Tuesday | July 29, 2003
Second NH poll this week shows deadlocked race
That's two polls this week showing the New Hampshire race a dead-heat between Dean and Kerry. The latest Franklin Pierce University poll gave the following results (link is PDF. May 6 results in parenthesis.):
Undecided: 37 (31)
Dean: 22 (23)
Kerry: 21 (23)
Gephardt: 6 (8)
Lieberman: 6 (9)
Clark: 2 (2)
Edwards: 2 (1)
Others: 2 (*)
Biden: 1 (*)
Graham: 1 (1)
Sharpton: 0 (0)
Kucinich: 0 (1)
Braun: 0 (1)
This poll is bizarre for a couple of reasons -- first of all, it shows Kerry doing better than Dean amongst independents, contradicting every single other NH poll to date. Second of all, it shows Dean doing better amongst women than Kerry, again, contradicting just about every other NH poll thus far (including FP's own May 6 poll).
In the name ID contest, both Kerry (97%) and Dean (92%) have near universal name recognition. And despite the protestations of the anti-Dean element on this site, Dean's unfavorable rating ties Kerry's for lowest (only 10% for both candidates). People genuinely like both candidates, and why not? They're both good people.
The poll also measured "firmness of support", and again, Dean and Kerry are running neck-and-neck:
Definitely will support: 30%
Definitely will support: 32%
The pollsters conclude:
"As Howard Dean enjoys building name recognition and defining himself on his own terms,lg said Killion, iihe
Posted July 29, 2003 08:48 AM
has maintained the support garnered during the build-up of the conflict in Iraq. Since the last survey, Dean has added to his robust net positive favorability ratings through a persistent presence in the Granite State. Leveraged by commanding support in his neighboring second congressional district, Dean needs to make inroads into Senator Kerry's backyard -- the first congressional district -- before the influence of paid messages on broadcast media comes to be in the fall.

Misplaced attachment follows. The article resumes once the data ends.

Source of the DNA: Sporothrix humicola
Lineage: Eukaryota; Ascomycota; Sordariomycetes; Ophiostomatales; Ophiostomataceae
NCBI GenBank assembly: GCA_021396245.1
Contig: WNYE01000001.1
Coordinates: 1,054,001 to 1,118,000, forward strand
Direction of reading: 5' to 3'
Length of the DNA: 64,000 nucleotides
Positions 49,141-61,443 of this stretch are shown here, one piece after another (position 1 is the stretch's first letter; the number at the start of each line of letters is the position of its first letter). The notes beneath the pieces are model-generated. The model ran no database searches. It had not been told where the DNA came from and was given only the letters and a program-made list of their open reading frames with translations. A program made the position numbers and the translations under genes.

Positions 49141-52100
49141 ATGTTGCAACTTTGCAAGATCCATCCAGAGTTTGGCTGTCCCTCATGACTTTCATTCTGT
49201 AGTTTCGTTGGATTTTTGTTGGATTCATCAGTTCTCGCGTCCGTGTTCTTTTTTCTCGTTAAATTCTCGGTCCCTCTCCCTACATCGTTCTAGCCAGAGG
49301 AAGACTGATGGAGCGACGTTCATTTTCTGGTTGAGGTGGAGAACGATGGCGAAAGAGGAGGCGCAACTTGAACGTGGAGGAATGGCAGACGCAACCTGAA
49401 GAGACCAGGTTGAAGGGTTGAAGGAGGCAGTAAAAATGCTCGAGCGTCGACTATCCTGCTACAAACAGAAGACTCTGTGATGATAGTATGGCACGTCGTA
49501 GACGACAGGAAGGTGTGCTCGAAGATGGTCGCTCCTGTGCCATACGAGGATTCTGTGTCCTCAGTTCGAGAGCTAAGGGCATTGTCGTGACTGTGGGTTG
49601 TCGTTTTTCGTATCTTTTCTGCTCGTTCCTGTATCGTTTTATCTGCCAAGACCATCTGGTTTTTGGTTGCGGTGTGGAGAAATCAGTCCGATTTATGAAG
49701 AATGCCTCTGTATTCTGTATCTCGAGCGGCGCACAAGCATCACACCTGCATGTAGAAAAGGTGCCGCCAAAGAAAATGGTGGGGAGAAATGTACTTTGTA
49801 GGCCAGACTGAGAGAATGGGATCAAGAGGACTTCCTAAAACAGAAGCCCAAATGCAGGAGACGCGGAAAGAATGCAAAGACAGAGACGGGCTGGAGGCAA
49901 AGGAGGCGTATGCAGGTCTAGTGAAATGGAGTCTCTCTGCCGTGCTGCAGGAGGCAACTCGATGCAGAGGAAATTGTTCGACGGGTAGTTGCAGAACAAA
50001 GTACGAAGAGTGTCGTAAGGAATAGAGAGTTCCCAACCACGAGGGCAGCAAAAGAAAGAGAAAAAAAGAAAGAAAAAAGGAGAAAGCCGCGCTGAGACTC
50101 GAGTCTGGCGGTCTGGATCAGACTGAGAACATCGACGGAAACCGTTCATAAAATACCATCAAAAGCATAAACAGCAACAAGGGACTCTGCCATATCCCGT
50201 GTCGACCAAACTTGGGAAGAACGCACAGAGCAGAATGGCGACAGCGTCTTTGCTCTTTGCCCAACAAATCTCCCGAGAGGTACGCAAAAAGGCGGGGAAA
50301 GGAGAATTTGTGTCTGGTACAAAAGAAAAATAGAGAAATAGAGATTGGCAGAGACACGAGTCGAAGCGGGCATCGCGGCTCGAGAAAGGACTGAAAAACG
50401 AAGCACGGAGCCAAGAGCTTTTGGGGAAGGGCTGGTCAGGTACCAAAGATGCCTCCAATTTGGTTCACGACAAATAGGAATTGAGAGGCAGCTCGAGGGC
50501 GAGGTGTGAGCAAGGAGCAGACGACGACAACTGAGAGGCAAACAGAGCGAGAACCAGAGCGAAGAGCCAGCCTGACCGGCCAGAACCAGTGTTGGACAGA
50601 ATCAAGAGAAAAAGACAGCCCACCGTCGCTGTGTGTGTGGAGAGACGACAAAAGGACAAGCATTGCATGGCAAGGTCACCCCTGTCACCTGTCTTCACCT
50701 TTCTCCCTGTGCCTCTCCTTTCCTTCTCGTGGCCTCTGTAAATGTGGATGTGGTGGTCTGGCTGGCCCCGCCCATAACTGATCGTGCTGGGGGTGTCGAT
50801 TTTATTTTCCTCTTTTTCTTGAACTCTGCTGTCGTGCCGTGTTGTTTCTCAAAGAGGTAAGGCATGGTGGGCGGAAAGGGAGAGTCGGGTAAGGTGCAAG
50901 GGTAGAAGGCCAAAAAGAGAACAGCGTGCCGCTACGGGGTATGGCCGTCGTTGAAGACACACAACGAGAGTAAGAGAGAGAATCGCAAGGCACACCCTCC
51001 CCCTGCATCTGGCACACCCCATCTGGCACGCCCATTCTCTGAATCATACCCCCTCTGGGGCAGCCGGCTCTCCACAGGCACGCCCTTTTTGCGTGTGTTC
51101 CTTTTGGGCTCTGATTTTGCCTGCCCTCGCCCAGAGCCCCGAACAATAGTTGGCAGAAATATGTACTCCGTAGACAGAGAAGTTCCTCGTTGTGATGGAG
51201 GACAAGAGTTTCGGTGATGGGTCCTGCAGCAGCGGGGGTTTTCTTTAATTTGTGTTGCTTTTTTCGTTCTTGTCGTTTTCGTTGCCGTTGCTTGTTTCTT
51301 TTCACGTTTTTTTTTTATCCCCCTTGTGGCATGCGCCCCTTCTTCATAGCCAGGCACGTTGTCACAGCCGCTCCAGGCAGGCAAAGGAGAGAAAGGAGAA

"Senator Kerry continues to put forth the most even foundation of opportunity in this race", said Killion. "Kerry's strong showing with independents, coupled with strong name identification, favorability ratings and balance across congressional district bode well for the fight ahead."
"As summer passes its halfway mark, second tier candidates need to start breaking out and moving into the first tier," said Killion, "Gephardt and Lieberman enjoy positive net favorability ratios but are lagging on the ballot
test and will need to draw contrasts with Kerry and Dean to propel themselves into the first tier. A challenge, no doubt, to do so during the summer and six months before an election."